Studies on antimicrobial and antifungal activities of Ziziphus mauritiana against human clinical bacterial and fungal pathogens.
Ziziphus mauritiana Lam (Family Rhamnaceae) is a common medicinal plant in the tropical and subtropical parts of the world. Commonly it is referred as Indian plump, Chinese date (Morton, 1987) or Bair in Pakistan and India. The extract of Z. mauritiana is well known for its alkaloids, flavonoids, glycosides, saponins and volatile oil (Dahiru et al., 2006), vitamin C, mucilage, protein (Adzu et al., 2003), caffeic acid, ferulic acid andp-coumaric acid (Muchuweti et al., 2005). The Z. mauritiana whole plant has an array of uses for management of ample human ailments (Dubey et al., 2010), including healing of wounds, ulcers (Adzu et al., 2001), hepatic disorders (Dahiru et al., 2005; Michel, 2002), pregnancy associated abdominal discomforts (Kaaria, 1998), gouty arthritis (Morton, 1987) and skin infections (Adzu et al., 2001), sperm immobilization (Dubey et al., 2010), antioxidant (Dahiru and Obidoa, 2008) and antitumor activity (Mishra et al., 2011). However, insufficient information is available about its antifungal and antimicrobial activities (Abalaka et al., 2010; Mahesh and Satish, 2008). This research intended to determine the antimicrobial and antifungal potential of Z. mauritiana.
Materials and Methods
Plant material. Fresh plant leaves were collected locally in district D.I.Khan, Khyber Pukhtunkhwa (KPK) Pakistan. Plant identification was established in Department of Pharmacognosy, Faculty of Pharmacy, Gomal University, where the plant specimens were deposited.
Preparation of crude extracts. The plant material (leaves) were collected at early morning hours and subjected to sun shade drying (15-20 days). The leaves were subsequently powdered by Wiley Mill (300 mm mesh). About 200 g of dry powdered leaves were extracted with 300 mL of 95% ethanol using rotary shaker (190-200 rpm) overnight, followed by filtration and concentrating it to one-fifth of the total volume. Afterwards the dried crude extract was prepared by subjecting plant material (10g) to slow heat (oven) for 6-8 h (Vlietinck and Vanden, 1991).
Preparation of fractions. About 100 g of dried plant material was extracted with n-hexane, chloroform, butanol and methanol using soxhlet apparatus. The solvent was evaporated under reduced pressure and the semisolid mass obtained was stored in silica gel beads. (Ieven et al., 1979).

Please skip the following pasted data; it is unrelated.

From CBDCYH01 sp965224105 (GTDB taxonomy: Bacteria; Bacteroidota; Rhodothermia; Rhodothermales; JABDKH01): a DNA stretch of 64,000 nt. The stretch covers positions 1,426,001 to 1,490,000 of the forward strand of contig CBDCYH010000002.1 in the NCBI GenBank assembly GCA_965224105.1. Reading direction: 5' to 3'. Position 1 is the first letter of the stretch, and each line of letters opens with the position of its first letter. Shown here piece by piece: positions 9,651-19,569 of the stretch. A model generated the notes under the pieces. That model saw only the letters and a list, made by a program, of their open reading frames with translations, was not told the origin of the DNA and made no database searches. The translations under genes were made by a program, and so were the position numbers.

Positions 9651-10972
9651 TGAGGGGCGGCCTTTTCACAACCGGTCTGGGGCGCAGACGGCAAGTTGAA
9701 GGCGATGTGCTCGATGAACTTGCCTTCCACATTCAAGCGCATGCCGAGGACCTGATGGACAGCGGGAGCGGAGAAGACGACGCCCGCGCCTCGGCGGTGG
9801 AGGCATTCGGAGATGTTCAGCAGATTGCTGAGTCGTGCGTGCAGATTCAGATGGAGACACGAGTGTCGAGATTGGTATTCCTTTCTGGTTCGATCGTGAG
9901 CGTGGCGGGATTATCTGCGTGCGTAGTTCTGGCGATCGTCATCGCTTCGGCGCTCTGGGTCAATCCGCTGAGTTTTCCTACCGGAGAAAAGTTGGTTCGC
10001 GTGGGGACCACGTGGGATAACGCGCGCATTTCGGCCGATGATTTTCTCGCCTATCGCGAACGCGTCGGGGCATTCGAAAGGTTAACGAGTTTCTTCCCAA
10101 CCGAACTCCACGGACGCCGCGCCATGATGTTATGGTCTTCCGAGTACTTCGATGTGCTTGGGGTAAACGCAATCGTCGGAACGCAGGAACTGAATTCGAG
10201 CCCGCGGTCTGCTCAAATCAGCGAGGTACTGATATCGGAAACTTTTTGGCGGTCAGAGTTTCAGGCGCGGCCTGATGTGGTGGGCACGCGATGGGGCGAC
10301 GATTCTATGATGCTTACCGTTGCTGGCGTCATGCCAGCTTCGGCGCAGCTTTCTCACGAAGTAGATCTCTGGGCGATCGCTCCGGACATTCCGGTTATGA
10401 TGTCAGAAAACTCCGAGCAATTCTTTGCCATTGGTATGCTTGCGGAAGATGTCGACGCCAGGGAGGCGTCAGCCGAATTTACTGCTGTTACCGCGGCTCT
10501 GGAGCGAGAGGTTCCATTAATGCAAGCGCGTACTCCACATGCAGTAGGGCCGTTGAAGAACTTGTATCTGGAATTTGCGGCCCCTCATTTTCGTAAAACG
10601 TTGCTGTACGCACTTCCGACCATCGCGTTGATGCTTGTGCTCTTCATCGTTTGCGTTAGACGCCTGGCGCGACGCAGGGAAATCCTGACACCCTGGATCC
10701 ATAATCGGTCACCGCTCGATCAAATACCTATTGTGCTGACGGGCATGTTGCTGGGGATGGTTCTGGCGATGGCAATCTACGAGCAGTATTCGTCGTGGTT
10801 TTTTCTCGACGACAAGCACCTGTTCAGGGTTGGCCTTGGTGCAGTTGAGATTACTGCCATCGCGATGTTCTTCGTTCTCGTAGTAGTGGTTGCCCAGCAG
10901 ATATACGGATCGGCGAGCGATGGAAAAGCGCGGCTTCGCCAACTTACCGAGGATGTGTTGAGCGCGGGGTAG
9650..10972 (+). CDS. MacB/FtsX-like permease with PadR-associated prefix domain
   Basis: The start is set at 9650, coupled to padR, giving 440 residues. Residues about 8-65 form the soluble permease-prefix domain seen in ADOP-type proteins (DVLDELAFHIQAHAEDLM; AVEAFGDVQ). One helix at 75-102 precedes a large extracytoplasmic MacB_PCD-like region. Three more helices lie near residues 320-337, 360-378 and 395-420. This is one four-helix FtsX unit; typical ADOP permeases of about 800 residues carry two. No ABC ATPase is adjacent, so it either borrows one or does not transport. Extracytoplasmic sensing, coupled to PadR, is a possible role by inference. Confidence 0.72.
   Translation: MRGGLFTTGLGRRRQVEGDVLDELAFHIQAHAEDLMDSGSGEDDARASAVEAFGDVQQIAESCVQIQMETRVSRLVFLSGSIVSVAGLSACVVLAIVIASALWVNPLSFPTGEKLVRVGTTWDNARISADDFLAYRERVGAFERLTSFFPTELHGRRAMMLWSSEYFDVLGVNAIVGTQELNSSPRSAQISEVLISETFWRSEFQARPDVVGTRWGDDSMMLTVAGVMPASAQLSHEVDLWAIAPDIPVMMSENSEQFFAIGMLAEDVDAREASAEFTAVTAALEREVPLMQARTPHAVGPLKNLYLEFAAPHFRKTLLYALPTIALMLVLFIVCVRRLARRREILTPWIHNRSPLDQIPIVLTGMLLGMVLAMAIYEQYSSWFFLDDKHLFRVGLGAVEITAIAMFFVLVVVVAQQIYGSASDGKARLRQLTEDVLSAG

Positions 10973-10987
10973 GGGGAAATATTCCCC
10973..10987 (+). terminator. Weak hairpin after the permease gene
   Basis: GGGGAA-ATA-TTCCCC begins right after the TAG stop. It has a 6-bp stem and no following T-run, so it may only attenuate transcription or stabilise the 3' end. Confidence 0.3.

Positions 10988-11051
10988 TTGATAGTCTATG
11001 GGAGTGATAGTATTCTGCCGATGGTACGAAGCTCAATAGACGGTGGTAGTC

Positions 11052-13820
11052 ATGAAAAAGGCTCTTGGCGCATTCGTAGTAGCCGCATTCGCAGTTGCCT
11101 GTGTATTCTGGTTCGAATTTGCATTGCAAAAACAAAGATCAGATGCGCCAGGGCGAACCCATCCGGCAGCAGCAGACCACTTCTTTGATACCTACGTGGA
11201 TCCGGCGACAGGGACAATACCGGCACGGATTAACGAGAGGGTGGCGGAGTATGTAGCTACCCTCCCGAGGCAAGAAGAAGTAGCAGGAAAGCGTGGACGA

Microorganisms. Six clinical bacterial species; Escherichia coli, Klebsiella pneumoniae, Pseudomonas aeruginosa, Enterobacter, Staphylococcus aureus (methicilline resistant), Micrococcus luteus and one fungal strain; Aspergillus niger were used for antimicrobial and antifungal assay. These clinical strains were obtained from Pakistan Institute of Medical Sciences (PIMS) Islamabad, Pakistan. The strains were further identified and characterized in microbiology research lab (MRL) Microbiology Department, Quaid-i-Azam University-Islamabad, Pakistan. The strains were maintained on agar slants at 4 C[degrees] in Gomal Center of Biochemistry and Biotechnology (GCBB) for susceptibility tests. Microorganisms were incubated overnight at 37[degrees]C in Mueller-Hinton broth (Oxoid) at pH 7.4.
Antimicrobial screening. Agar well diffusion assay. The antibacterial activity was determined using agar well diffusion method (Boakye et al., 1977). All bacterial cultures were first grown in nutrient broth at 37[degrees]C for 24 h and turbidity of inoculum was matched with McFarland's turbidity standard (0.5 x 108 cfu/mL). The inocula of the respective bacteria were applied on to the surface of sterilized Muller Hinton agar (Oxoid) plates with a sterilized cotton swab to make certain uniform thickness of bacterial growth after incubation and sterilized cork borer (6 mm diameter) was employed to figure well on agar plates. About 100 [micro]L of each plant extract fraction was applied in respective well and plates were subsequently allowed to stay for 1-2 h at room temperature for proper diffusion. The plates were later incubated at 37[degrees]C for 18-24 h and observed for zone of inhibition (mm). The streptomycin (10 [micro]g) (Oxoid) was used as reference antibiotic.
Determination of minimum inhibitory concentration.
The minimum inhibitory concentration (MIC) of the crude extract, defined as the lowest concentration of the sample, that produced visible growth (90%) of a microorganism, was determined by agar dilution method (Mukherjee, 2002; EUCAST, 2000). The sterilized Muller Hinton agar (oxoid) was allowed to cool to 50[degrees]C and about 19 mL of this was added to sterilized test tubes containing 1 mL of different concentration of crude extract. This mixture was thoroughly mixed and poured into sterilized petri plates. The concentrations of the extracts used in this test ranged from 30 mg to 0.007 mg/mL. The microbial suspension with density adjusted to 0.5 McFarland turbidity standard were inoculated (0.05 [micro]L) onto the series of agar plates using micropipette. The plates were thereafter incubated at 37[degrees]C for 24 h.
Determination of minimum bactericidal concentration. Minimum inhibitory concentration (MBC) of the selected plant parts was calculated by the viable cell count method (Toda et al., 1989), and the results were expressed as number of viable cells as a percentage of the control.
Screening for antifungal activity. The requisite amount of fungal strain (A. niger) was suspended in 2 mL of Sabauraud dextrose broth. This suspension was consistently stretched on petri plates containing Sabauraud dextrose agar media using sterilized cotton swabs. Wells were prepared using sterilized cork borer (6 mm). The crude plant extracts (100 [micro]L) were applied into the wells using micropipette and incubated at 25[degrees]C for 3 days. The plates were then examined for zones of inhibition around each well. Itraconazole (30 mg/mL) was used as a positive control.
Results and Discussion